Groups representing college staff and leaders urged the chancellor of the exchequer to "show colleges some love", by means of a Valentine's Day card delivered to the Treasury.
Representatives from further education unions and the Association of Colleges joined together to raise awareness of the #LoveOurColleges campaign, ahead of the Treasury's delayed spending review, which is expected to take place later this year.
The campaign, which has continued since the inaugural Colleges Week last October, has prompted MPs to debate college funding in Westminster Hall. Last Friday, 165 MPs signed a letter calling on chancellor Philip Hammond to raise the funding rate for colleges.
In September, the Institute for Fiscal Studies (IFS) published research showing that spending per student in FE and sixth-form colleges was about 8 per cent lower than spending per pupil in secondary schools, while at the start of the 1990s, it was 50 per cent higher than in schools. Since 2010, the adult education budget has also been cut in half.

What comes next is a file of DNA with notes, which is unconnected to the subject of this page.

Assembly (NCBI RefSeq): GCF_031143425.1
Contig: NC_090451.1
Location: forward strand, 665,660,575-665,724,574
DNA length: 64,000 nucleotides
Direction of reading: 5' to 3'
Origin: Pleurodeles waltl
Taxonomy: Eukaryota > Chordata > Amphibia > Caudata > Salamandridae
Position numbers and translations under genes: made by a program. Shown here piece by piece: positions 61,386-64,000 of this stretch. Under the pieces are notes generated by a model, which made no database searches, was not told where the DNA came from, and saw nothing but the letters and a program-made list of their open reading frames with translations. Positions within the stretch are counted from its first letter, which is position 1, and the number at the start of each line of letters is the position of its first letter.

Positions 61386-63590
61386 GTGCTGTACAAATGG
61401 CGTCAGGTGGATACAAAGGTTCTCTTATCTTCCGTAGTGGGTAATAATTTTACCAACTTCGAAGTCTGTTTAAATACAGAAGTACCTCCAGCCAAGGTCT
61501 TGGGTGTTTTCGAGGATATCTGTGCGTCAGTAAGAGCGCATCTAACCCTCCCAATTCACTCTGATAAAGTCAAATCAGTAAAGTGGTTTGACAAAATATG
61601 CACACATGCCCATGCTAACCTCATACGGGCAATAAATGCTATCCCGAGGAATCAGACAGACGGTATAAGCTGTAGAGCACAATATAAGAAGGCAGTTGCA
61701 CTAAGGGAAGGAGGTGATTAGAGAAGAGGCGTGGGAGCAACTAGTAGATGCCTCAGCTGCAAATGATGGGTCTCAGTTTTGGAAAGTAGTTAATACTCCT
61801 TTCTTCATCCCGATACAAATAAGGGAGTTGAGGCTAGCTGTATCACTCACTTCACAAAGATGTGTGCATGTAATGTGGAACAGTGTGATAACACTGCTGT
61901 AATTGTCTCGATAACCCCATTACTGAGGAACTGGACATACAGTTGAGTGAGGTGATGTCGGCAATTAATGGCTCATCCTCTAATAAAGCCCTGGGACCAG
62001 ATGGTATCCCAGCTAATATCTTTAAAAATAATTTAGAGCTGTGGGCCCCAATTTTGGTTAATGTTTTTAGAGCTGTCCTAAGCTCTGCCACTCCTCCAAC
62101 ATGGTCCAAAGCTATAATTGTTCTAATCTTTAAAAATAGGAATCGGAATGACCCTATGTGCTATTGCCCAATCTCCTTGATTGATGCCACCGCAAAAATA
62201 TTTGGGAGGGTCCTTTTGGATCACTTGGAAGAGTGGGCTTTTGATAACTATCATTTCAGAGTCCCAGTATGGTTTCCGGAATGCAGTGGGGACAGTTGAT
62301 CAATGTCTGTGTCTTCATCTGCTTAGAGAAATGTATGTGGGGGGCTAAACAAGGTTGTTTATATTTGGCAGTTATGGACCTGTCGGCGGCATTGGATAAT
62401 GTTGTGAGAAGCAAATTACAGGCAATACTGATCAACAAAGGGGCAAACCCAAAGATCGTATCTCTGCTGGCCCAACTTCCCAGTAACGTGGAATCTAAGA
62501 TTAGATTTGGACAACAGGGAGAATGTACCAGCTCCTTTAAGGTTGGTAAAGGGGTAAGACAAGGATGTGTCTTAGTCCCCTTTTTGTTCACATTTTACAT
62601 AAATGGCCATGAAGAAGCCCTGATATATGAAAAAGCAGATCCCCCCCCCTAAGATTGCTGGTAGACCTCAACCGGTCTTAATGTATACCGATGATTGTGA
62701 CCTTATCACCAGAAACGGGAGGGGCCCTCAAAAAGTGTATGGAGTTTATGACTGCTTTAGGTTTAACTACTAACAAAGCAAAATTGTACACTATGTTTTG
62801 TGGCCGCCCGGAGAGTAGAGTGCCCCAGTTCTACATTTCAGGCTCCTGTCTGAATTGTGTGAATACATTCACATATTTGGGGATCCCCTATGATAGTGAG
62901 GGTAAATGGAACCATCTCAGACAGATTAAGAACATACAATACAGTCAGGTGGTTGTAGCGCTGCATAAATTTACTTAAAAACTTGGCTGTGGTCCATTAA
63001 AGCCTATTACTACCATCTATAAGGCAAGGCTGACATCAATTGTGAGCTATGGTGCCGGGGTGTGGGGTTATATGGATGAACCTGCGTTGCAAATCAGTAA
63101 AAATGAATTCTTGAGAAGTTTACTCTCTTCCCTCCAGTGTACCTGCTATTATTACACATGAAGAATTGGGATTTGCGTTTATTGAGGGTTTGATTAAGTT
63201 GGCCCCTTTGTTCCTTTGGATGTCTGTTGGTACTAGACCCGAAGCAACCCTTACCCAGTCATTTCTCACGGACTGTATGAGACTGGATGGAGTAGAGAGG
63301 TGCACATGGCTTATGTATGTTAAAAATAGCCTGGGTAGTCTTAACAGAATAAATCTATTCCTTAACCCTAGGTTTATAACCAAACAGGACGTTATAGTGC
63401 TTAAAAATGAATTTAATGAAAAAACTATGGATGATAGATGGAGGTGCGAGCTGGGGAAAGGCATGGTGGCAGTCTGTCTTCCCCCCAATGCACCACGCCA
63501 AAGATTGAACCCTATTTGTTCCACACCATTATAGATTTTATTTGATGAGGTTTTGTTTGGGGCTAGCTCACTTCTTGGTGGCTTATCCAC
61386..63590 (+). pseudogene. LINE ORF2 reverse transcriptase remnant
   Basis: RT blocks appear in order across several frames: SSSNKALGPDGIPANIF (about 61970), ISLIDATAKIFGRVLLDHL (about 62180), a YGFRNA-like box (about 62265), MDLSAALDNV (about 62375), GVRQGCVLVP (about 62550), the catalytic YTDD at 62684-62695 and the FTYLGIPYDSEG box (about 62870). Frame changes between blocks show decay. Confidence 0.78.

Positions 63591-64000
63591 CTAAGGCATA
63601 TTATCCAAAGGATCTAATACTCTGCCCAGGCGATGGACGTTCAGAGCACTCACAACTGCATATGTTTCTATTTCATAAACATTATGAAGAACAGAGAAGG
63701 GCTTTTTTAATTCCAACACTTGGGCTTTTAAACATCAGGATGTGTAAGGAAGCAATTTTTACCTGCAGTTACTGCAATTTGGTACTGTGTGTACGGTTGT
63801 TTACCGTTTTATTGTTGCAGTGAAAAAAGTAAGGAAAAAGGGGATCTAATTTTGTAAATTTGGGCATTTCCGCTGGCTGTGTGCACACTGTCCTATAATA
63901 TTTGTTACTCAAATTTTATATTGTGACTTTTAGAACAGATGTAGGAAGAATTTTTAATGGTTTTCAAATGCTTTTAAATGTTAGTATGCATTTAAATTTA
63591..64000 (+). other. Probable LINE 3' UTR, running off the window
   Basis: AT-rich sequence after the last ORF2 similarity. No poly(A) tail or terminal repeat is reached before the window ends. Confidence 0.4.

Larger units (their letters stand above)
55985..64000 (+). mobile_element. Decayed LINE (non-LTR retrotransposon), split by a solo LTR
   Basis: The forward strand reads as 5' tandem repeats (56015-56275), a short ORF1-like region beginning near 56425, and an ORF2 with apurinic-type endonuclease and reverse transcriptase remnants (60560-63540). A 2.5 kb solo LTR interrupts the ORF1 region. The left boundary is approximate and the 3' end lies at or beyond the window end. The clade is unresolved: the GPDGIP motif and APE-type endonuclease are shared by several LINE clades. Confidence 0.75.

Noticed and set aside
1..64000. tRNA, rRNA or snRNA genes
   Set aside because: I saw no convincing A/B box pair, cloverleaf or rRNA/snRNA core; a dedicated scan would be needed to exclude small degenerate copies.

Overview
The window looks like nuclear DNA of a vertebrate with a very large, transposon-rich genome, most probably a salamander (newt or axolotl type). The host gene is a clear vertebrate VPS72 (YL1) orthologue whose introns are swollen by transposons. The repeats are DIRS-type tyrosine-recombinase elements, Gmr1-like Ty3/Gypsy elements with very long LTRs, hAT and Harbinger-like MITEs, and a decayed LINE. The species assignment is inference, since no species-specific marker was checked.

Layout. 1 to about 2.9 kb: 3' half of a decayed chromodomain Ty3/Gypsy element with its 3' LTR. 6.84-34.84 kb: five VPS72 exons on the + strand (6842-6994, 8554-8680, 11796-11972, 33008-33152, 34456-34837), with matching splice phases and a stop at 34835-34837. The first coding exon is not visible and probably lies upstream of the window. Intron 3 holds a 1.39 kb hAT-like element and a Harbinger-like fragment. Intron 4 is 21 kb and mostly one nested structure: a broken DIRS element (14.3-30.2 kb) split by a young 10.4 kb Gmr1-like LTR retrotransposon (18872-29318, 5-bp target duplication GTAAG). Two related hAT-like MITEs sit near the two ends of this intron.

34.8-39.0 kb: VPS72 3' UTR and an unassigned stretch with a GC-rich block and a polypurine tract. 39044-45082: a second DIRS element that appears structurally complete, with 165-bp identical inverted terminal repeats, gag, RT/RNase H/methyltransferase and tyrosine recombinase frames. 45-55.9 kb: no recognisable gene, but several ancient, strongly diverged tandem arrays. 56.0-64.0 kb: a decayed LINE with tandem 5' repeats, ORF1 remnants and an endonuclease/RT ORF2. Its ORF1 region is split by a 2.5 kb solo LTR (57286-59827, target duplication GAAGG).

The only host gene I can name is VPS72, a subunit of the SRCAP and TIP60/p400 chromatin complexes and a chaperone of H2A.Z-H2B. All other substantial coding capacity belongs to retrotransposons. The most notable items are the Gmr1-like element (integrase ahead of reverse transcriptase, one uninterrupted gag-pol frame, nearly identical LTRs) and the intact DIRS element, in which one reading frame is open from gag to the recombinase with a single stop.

Read more: IFS: FE the 'big loser' in education funding
The campaign: Love Our Colleges: Why does it always rain on FE?
'Sector deserves better funding'
He added: "On a day when we celebrate love, it's wonderful that a card from all of the college stakeholders is going to Philip Hammond with our very best wishes so he might give us the increase in college funding and pay for college staff that our sector deserves.
"I'm proud to be here to represent all the incredible staff in colleges and would like to send them love as well on this day for all the work they do for students."
'We want to feel a bit of love from the chancellor'
Funding for FE colleges has fallen by 30% in the last decade. This #ValentinesDay2019 we're calling on Chancellor @philiphammonduk to show some love for FE by committing to invest more in colleges and their staff! #LoveOurColleges https://t.co/vwjfb6zcJV 💖 pic.twitter.com/gHWgad5aWc— UCU (@ucu) February 14, 2019
He added: "Colleges need proper funding so staff can deliver the kind of leading education that is the reason they chose to work in FE.
"It's such a tragedy because some staff have left the sector already and we want to stop that. We want to feel a bit of love from the chancellor so college staff can carry on doing the job they love."